The Science of Healing Places – April 15 2014 Chat

Path in the Bishops Garden, at the Washington National Cathedral

Blog post by Lisa Fields

I first became interested in Esther Sternberg MD after listening to a remarkable interview by Krista Tippett’s (@kristatippett) host of On Being (@Beingtweets).

Esther“Esther Sternberg is an immunologist and a pioneer on this new frontier that’s giving rise to disciplines like neuroimmunology and environmental psychology. Architects are working with scientists to imbue the spaces we move through — the sights, sounds, and smells of them — with active healing properties. And Esther Sternberg says all of us can create surroundings and even portable sensations to manage stress and tap our brain’s own internal pharmacies.” Krista Tippett.

For more on Dr. Sternberg, click here.

I believe in evidence-based medicine and frankly it’s easier to place my trust in evidence. Dr. Sternberg is clearly a well respected medical scientist. While at the National Institutes of Health she was section chief of neuroendocrine immunology and behavior at the National Institute of Mental Health. In 2012 joined the University of Arizona Center for Integrative Medicine as director of research.

The story of how this very traditional medical scholar and physician became the Director of Research for Integrative Medicine is based upon her personal medical journey.

Dr. Sternberg reports during a very stressful period in her life she developed inflammatory arthritis. She discovered that the brains stress center was an important factor in people becoming susceptible to arthritis. I find it fascinating that the brain and the immune system talk to each other.

Soon after discovering she had arthritis neighbors invited her to vacation with them tiny village in Crete called Lentas. During this vacation Dr. Sternberg describes in great detail how she began to feel better. This experience began to fuel her passion for the Science of Healing Places.

How places and spaces around you can change your emotions mood and either triggers a stress response or can make you happy and help you heal? These were some of the questions she focused on in hopes of creating the same experience she had while on vacation.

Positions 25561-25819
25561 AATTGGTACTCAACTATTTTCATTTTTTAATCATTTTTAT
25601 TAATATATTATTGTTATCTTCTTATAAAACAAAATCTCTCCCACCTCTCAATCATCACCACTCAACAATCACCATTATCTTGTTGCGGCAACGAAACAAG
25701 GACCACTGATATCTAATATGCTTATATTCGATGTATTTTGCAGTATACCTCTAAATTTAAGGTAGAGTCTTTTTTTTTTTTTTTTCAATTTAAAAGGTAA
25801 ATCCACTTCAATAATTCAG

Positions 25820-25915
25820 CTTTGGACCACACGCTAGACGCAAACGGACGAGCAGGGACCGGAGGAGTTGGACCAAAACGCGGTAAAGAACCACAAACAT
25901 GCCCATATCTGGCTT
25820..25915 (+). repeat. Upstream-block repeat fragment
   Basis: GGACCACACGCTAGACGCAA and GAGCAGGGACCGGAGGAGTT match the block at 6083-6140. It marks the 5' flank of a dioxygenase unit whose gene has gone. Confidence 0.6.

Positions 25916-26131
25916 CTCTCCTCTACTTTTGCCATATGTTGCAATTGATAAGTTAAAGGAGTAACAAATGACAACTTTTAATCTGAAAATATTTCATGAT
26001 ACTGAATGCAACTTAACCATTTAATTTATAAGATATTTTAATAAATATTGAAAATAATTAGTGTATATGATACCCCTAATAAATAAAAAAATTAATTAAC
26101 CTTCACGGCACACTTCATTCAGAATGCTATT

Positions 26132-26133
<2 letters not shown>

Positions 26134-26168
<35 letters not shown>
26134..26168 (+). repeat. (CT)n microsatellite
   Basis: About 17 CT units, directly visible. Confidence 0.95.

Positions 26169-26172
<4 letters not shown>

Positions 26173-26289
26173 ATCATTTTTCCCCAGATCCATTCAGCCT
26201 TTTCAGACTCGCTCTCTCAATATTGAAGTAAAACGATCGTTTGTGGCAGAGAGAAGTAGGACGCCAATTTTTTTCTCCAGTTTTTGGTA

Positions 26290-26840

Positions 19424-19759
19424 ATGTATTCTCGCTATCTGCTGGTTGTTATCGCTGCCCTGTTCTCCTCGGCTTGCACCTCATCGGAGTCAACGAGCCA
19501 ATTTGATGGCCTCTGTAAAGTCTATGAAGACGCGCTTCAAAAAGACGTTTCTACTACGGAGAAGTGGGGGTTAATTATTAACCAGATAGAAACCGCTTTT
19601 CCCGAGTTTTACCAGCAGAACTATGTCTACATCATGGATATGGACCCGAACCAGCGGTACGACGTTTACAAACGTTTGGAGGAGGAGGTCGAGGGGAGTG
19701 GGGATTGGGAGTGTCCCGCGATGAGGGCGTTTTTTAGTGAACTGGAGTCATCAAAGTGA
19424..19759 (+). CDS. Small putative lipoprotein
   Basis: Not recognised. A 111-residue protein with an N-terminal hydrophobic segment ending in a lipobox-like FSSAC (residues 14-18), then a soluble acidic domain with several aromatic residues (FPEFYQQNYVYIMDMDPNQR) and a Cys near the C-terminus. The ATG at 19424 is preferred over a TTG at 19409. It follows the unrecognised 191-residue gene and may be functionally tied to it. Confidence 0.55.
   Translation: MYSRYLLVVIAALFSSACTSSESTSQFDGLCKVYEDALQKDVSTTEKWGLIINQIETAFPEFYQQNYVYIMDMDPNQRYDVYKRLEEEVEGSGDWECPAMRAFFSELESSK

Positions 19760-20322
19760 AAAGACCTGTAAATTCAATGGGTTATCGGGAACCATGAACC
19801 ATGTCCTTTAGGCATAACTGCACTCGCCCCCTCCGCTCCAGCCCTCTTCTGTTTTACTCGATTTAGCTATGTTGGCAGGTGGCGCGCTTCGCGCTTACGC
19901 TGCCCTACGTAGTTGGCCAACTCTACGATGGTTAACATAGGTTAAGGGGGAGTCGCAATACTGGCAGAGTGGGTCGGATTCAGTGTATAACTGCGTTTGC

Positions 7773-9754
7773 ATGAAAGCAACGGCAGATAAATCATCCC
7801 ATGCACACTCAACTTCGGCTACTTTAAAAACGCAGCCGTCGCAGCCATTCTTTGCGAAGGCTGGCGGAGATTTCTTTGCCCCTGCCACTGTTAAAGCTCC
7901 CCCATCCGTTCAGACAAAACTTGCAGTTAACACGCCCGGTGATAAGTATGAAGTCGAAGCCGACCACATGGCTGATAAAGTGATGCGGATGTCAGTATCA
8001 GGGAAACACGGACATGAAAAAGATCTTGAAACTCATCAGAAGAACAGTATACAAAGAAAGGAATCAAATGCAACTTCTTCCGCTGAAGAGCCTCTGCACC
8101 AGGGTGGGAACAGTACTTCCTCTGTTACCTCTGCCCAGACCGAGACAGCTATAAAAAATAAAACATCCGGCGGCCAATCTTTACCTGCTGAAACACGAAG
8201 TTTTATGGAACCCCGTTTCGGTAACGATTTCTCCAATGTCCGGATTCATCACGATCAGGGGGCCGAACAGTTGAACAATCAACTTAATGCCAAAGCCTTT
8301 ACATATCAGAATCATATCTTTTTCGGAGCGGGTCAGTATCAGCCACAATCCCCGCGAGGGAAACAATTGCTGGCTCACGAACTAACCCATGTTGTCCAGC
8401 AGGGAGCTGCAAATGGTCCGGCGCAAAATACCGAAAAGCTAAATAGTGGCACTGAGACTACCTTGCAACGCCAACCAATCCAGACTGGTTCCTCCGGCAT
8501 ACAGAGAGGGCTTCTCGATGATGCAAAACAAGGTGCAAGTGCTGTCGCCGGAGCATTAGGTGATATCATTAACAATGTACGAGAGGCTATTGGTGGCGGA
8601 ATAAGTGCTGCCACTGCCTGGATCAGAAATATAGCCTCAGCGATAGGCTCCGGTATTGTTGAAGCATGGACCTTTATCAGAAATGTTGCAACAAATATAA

When we look at beautiful places there is a special spot in our brain that’s triggered. This portion of our brain that recognizes beauty is rich with endorphins. Dr. Sternberg shares when we view these beautiful places it’s like giving ourselves a shot of endorphins every time we look at a beautiful view.

When many hospitals first began they were designed for the equipment with little thought given about the patient. Many hospitals still appear as if they’re one gigantic maze with unexpected twists and turns. These confusing paths can increase our stress response.

Poor design can raise very primal fears. – CHRIS BROWN

Elements that can increase or decrease our stress response include noise, crowding, smell and light. Evidence Based Design within hospitals can decrease our stress response and enhance our ability to relax and begin to heal. While we may not have control over our physical work environment but we do in fact have the ability to visualize healing places.

We really can create places of peace not only in our real world, in our physical environment that surrounds us, but in our own mind’s eye. – ESTHER STERNBERT MD

  • T1: Do you believe our environment directly impacts the health of our body and mind?
  • T2: In an age of shrinking resources is it wise to invest in the science of healing places?
  • T3: As a HCLDR have you consciously made a choice that impacts your environment and if so have you seen results?
  • CT: What’s one thing you learned tonight that you can use to help a patient tomorrow?

Please join us Tuesday April 15th, 2014 at 8:30pm ET (GMT-5) for our weekly #hcldr tweetchat.


Krista Tippett “Esther Sternberg –The Science of Healing Places” American Public Media, St. Paul MN (October 24, 2013), accessed April 14, 2014

Healing Spaces: The Science of Place and Well-being . (2009, March 19), accessed April 14, 2014

Emotions, the brain ad the body Esther Sternberg (2013, May 2), accessed April 14, 2014

Brown, Chris “The Health Benefits of Beautiful Design” Chris Brown Studios (November 21, 2013) accessed April 14, 2014

Image Credit


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